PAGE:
Figure 4. VSV-G epitope insertions do not disrupt Env association with detergent-resistant membranes.

Env association with detergent resistant membranes was determined by sucrose gradient floatation followed by western blot analysis. Lane 1 represents the top of the gradient and lane 12 the bottom of the gradient. Blots were stained with anti-gp41 MAb Chessie 8 to determine the localization of gp41 in the bands shown.

KE-specific antibodies do not bind to intact viral particles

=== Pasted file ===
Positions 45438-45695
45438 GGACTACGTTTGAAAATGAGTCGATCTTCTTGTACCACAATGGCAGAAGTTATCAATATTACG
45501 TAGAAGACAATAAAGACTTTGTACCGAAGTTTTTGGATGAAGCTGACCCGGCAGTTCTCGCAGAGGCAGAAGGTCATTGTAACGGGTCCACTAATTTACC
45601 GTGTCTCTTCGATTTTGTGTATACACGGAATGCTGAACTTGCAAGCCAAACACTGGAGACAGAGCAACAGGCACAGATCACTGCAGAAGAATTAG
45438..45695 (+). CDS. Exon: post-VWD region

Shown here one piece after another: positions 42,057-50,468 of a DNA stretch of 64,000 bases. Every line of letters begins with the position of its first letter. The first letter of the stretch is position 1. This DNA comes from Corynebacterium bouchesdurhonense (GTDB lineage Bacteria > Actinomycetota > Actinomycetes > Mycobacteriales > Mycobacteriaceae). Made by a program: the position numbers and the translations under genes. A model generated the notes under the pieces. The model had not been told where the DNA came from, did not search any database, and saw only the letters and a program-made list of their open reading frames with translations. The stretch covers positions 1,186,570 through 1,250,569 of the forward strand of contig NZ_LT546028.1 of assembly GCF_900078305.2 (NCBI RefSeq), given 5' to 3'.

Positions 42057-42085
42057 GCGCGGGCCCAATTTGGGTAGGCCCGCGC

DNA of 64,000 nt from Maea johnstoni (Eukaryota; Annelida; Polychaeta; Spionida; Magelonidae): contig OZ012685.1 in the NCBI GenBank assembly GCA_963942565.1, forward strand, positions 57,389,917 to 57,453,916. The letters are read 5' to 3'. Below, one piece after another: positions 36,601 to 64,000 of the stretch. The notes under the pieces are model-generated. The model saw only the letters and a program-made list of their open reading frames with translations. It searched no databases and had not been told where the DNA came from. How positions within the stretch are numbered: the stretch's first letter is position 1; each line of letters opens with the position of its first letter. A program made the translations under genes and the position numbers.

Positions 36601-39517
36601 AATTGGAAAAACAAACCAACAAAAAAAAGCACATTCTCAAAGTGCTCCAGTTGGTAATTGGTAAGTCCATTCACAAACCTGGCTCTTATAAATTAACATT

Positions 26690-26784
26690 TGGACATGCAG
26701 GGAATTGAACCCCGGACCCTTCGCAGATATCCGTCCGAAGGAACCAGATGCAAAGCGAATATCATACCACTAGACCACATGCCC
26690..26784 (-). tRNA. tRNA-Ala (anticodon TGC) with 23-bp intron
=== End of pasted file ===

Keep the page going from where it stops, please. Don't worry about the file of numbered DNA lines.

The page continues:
Next, immunoprecipitation studies were performed to assess the ability of MAbs directed at the KE to pull down intact viral particles using protein G-coated paramagnetic beads. Both a gp120-specific antibody (termed C11) and a gp41 ectodomain specific antibody (7B2) were used to provide positive controls for Env binding and virion pull down. A p24-specific MAb (183-H12-5C) was used to detect disrupted virions in the pull down assays as a control for virion integrity. Of particular importance, several reference MAbs (2F5, 4E10, Z13e1) directed to the membrane proximal external region (MPER) of gp41 were used as controls, as this epitope is known to be closely associated with the membrane surface [26], [27], [28], [29]. Together these MAbs provided highly specific controls for antibody accessibility to viral membrane-associated epitopes, as predicted for the KE sequences in the Dimmock topology model (see Figure 1B). For intact virus immune precipitations, the level of antibody reactivity to its target antigen was measured by the relative level of viral p24 precipitated by the anti-Env MAbs (without lytic agents) compared to the amount of p24 (virus) input into the reaction.